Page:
Finally there will be the problem of destabilization of the ground INSIDE the ring of ice. The soil on the site is used to dealing with groundwater running through it. Take away the groundwater and you are left with soil that will dry out unevenly. This is exactly what happens to houses built on clay during a hot summer – you get subsidence.

    I am glad to see the Japanese government finally waking up to this problem and committing funds to try and contain it, but it is definitely far too little too late, and I am not sure this solution has been thought through.

    I agree though, that at the moment, some sort of containment of the water rather than continous storage is probably the least worst solution, although it will certainly increase radioactivity levels in the area through evaporation and seaspray etc.

    If the coriums have burnt through containment and are now in the subsoil, do they still need cooling? At the moment they are being cooled by the groundwater rushing past. Create a ring of ice and block off the cooling and you are back to square one.

    At some point though, for the sake of the planet, someoene needs to think the unthinkable and set about retreiving the melted fuel. That will presumably be after the clearing of the spent fuel pools and the inherent dangers of doing that task have been averted.

  6. Is there a radiation radar? So all the pieces of fuel above and underground can be located and rescue operations start taking place. Otherwise there will be radioactive discharge for quite some time.
    The doses are getting so high, maybe this is a new road to the development of civilian drones. Humans wont be able to do the jobs required on the plant anymore.

  7. I don’t have an expert or informed opinion, but as I read about this emerging dimension in Fukushima, I keep thinking of a book I recently read called Fire Underground, about the coal mine fires that have been burning in Centralia, Pennsylvania since the early 1960s. It’s a well told story about a disheartening and instructive sequence of events. The severity of the fire increased gradually as various corporate and governmental parties, mostly with the best of intentions, implemented or rejected a series of remedies that advanced in cost and complexity but never managed to catch up with the worsening condition.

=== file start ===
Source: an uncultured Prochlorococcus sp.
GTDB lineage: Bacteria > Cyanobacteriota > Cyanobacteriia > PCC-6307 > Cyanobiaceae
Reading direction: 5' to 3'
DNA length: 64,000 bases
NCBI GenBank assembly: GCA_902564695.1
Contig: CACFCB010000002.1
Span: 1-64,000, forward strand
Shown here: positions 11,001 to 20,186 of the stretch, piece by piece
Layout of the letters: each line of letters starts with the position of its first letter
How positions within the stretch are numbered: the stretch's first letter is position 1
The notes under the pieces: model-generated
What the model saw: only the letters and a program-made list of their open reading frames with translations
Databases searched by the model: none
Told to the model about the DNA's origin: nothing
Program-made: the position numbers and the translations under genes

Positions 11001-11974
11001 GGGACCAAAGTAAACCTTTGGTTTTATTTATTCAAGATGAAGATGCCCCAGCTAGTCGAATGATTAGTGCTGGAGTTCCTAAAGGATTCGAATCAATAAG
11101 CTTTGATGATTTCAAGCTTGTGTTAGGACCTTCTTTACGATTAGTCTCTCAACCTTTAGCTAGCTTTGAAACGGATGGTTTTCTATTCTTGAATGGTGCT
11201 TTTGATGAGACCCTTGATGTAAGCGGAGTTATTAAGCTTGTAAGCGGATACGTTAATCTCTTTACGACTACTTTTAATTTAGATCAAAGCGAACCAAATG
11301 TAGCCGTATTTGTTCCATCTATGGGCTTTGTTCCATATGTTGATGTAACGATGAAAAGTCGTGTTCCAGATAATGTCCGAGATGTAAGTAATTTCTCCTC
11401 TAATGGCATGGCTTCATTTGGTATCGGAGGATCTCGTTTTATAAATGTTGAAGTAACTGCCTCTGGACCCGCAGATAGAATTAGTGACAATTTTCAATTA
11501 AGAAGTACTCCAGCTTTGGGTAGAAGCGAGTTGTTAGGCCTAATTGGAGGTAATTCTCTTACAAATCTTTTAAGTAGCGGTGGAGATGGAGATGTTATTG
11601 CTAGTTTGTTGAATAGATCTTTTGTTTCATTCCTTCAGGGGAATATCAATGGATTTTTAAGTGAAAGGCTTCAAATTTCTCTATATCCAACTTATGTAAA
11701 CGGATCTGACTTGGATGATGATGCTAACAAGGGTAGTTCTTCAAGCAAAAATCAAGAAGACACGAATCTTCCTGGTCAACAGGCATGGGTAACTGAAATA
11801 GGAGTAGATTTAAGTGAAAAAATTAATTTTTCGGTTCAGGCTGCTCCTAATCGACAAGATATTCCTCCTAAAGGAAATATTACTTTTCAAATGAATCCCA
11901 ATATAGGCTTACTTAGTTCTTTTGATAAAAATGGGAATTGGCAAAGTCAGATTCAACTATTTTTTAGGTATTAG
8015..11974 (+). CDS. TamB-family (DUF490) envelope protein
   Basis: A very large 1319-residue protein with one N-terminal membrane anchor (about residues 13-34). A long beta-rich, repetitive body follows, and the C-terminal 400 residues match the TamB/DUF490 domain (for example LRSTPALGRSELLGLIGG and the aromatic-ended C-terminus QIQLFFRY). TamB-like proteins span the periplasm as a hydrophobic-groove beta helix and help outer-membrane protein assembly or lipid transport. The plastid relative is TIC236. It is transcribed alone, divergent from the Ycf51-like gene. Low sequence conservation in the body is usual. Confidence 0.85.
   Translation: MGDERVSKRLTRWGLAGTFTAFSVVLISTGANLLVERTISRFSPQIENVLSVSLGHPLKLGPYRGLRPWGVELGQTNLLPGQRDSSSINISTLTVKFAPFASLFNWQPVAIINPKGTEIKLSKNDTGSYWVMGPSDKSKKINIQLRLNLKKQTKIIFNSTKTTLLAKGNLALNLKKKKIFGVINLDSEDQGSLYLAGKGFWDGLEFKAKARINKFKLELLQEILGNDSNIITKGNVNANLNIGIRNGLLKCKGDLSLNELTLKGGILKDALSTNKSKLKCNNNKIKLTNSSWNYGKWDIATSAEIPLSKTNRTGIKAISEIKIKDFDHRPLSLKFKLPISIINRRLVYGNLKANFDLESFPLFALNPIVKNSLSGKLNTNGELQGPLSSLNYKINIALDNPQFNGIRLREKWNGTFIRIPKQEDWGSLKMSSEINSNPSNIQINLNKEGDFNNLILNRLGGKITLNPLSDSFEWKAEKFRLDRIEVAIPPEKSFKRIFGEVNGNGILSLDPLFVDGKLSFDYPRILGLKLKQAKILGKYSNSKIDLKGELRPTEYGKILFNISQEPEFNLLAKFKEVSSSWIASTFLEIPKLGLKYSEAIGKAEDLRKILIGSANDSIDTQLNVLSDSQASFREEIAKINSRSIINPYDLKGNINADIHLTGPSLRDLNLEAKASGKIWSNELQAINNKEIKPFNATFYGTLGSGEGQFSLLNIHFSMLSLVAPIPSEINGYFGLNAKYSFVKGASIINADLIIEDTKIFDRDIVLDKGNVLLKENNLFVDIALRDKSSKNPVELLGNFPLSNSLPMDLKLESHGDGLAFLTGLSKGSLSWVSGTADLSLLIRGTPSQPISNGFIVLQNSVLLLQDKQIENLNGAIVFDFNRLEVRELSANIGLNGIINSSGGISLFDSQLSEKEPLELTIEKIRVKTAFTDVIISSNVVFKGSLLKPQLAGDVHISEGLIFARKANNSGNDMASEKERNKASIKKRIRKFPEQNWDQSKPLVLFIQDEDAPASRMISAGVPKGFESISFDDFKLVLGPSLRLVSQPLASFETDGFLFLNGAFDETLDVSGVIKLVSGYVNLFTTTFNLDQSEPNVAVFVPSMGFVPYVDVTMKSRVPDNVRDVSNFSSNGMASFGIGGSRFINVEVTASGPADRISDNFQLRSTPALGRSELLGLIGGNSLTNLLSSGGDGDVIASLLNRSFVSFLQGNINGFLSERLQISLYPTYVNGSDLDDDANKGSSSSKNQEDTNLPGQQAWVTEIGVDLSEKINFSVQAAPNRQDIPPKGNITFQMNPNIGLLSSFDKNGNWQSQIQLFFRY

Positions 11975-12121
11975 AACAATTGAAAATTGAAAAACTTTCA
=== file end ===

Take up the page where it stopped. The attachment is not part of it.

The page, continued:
The enormity of proposals to dig a large trench to isolate the fire was a huge technical, political, and economic obstacle at the numerous times it was considered. Damming the Fukushima port or freezing the ground, or pumping sufficient quantities of groundwater, seems to me would be at least as challenging. Of course, the same thing could be said about the accumulated radioactive waste worldwide, which though it’s stable for the most part, is nonetheless a serious, no longer preventable problem with ongoing catastrophic risk and no solution on the horizon.

    If nothing else, Fire Underground serves as a vivid refutation of that thing we say when we’re out of optimistic ideas, “I’m sure they’ll think of something.” They didn’t, and they won’t. Centralia is destroyed, and the fire is still burning.

    These kinds of events really need to be part of our public decision making process. The temporary affluence brought by nuclear power was not a good bargain. How am I to explain to my daughters when they’re old enough how the grownups in our world could be so stupid?

  8. Divine Message received August 26, 2012 :


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About this site

This website updates the latest news about the Fukushima nuclear plant and also archives the past news from 2011. Because it's always updated and added live, articles, categories and the tags are not necessarily fitted in the latest format.
I am the writer of this website. About page remains in 2014. This is because my memory about 311 was clearer than now, 2023, and I think it can have a historical value. Now I'm living in Romania with 3 cats as an independent data scientist.
Actually, nothing has progressed in the plant since 2011. We still don't even know what is going on inside. They must keep cooling the crippled reactors by water, but additionally groundwater keeps flowing into the reactor buildings from the broken parts. This is why highly contaminated water is always produced more than it can circulate. Tepco is planning to officially discharge this water to the Pacific but Tritium is still remaining in it. They dilute this with seawater so that it is legally safe, but scientifically the same amount of radioactive tritium is contained. They say it is safe to discharge, but none of them have drunk it.


September 2013